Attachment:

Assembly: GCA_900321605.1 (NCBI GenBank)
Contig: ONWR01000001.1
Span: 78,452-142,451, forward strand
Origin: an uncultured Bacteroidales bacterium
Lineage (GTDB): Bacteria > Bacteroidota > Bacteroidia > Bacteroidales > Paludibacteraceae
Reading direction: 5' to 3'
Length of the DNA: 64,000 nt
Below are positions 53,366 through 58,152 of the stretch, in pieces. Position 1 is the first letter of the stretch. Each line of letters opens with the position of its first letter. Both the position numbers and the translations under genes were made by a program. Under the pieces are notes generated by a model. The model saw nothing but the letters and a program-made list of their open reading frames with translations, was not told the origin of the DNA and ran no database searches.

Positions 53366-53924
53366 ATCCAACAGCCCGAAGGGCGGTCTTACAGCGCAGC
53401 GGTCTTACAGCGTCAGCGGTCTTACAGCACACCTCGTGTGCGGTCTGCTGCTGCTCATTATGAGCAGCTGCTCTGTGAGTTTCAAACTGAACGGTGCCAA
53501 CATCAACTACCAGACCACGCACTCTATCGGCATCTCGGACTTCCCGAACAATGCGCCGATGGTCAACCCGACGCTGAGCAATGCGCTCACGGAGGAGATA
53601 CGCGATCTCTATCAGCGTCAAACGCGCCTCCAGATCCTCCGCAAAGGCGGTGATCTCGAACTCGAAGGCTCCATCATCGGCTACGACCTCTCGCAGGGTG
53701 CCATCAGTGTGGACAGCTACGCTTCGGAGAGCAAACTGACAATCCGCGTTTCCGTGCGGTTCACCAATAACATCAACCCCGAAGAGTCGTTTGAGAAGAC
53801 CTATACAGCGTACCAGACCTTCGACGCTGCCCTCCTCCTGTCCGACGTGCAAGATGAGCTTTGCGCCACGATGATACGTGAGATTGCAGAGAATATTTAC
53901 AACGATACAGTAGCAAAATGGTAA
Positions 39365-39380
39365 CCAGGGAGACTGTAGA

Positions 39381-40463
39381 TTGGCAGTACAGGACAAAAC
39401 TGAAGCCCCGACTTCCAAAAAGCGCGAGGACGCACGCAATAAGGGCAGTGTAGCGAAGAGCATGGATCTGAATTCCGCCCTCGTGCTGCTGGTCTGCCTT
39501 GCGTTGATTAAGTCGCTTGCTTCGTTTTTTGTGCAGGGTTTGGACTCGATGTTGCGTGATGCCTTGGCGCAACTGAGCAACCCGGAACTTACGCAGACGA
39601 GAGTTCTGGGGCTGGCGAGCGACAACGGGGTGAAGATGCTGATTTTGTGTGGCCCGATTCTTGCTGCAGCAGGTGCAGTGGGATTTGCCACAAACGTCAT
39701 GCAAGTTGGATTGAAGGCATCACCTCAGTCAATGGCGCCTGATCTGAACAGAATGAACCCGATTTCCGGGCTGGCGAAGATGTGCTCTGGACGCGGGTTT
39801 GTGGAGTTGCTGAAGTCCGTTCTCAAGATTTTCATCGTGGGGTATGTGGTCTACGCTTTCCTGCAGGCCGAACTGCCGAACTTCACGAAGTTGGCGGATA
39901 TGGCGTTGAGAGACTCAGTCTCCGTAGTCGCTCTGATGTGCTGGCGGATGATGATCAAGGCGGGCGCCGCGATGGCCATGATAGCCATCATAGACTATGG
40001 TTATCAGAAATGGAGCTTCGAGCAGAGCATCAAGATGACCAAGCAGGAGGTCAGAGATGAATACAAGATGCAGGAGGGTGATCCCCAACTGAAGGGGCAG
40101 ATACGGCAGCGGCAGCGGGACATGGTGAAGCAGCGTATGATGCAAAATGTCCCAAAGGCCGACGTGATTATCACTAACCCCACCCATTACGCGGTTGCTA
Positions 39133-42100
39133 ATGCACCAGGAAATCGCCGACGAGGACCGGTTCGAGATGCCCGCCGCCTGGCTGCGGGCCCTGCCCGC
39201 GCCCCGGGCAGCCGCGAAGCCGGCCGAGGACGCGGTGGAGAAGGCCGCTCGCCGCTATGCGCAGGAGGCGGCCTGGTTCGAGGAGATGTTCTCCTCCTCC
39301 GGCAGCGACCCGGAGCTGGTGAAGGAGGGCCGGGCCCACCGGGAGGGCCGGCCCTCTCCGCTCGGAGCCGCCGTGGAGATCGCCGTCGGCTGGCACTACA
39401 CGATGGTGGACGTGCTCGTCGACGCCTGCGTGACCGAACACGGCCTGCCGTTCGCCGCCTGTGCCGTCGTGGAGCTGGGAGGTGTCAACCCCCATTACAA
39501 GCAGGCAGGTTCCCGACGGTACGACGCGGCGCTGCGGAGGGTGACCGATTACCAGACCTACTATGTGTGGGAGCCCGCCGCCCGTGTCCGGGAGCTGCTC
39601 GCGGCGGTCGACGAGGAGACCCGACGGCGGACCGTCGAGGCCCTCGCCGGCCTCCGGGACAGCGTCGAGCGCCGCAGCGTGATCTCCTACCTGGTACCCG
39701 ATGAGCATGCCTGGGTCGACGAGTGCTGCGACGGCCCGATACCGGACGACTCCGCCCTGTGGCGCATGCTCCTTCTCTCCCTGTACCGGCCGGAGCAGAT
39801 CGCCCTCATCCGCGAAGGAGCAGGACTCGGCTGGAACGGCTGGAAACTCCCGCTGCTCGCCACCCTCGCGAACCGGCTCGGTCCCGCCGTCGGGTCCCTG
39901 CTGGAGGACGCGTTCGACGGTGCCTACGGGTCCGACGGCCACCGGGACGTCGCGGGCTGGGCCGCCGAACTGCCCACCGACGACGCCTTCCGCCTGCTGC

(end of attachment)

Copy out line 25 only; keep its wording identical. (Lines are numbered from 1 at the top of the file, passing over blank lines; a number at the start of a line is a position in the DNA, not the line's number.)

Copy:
39801 GTGGAGTTGCTGAAGTCCGTTCTCAAGATTTTCATCGTGGGGTATGTGGTCTACGCTTTCCTGCAGGCCGAACTGCCGAACTTCACGAAGTTGGCGGATA